You went to bed too lateistock/gpointstudio
Skimp on sleep and you mess with your hunger hormones: ghrelin surges, leaving you feeling hungry, and leptin (which helps you feel full) sinks. Sleep loss also appears to boost blood levels of a chemical that makes eating more pleasurable—similar, believe it or not, to the effects of marijuana, according to a small, recent study from the University of Chicago. Participants who slept only about four hours at night (instead of a healthier 7.5 hours) couldn’t resist what the researchers called “highly palatable, rewarding snacks”—foods fit for the munchies, like cookies, candy, and chips—even though they had a big meal two hours before. Your goal, starting tonight: seven to nine hours of shut-eye. These tricks can even help you lose weight while you sleep.
You opt for the short stack instead of the omelet.istock/nata_vkusidey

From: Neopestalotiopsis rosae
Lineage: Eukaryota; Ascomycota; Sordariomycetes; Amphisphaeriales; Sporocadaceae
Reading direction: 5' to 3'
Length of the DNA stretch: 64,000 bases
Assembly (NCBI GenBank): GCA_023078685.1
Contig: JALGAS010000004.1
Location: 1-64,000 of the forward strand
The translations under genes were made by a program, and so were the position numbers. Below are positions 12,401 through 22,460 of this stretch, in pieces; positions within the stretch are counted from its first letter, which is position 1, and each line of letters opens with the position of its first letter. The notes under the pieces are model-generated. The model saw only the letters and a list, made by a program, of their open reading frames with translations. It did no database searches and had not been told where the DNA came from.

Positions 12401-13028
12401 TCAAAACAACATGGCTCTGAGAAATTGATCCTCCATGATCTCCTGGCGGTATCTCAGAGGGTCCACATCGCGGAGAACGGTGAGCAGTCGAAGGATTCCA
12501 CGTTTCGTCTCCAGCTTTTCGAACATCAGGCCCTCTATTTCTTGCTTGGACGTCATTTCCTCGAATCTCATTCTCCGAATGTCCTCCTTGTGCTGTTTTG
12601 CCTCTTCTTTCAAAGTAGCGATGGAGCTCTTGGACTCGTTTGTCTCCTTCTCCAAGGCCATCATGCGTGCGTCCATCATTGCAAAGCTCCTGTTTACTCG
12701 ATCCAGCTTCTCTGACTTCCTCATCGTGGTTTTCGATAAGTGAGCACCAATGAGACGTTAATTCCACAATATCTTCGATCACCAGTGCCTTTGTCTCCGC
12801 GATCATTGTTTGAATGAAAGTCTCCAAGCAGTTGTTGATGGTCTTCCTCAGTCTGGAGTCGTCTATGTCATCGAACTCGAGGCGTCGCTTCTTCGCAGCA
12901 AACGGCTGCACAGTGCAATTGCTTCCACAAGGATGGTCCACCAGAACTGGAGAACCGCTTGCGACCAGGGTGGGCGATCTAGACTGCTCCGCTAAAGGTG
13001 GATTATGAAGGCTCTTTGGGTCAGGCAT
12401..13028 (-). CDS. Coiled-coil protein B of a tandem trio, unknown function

And almost every time, not long enough after your last syrup-slathered bite, your stomach is grumbling and you’re left wondering how that’s even possible. Oh, but it is: Researchers at the University of Missouri found women who ate a high-protein sausage and egg breakfast felt less hungry and more full throughout the morning, and even ate fewer calories at lunch, compared to women who had a low-protein plate of pancakes and syrup in the morning, or skipped breakfast altogether. And speaking of bypassing breakfast, try not to: in another study using functional magnetic resonance imaging (fMRI), results showed eating a healthy breakfast, especially one high in protein, reduced brain signals controlling food motivation and reward-driven eating behavior, compared to breakfast-skippers. “Protein can fight off cravings and increase satiety at meals,” says Angela Ginn-Meadow, RD, LDN, CDE, spokesperson for the Academy of Nutrition and Dietetics. Get some high-protein breakfast ideas here.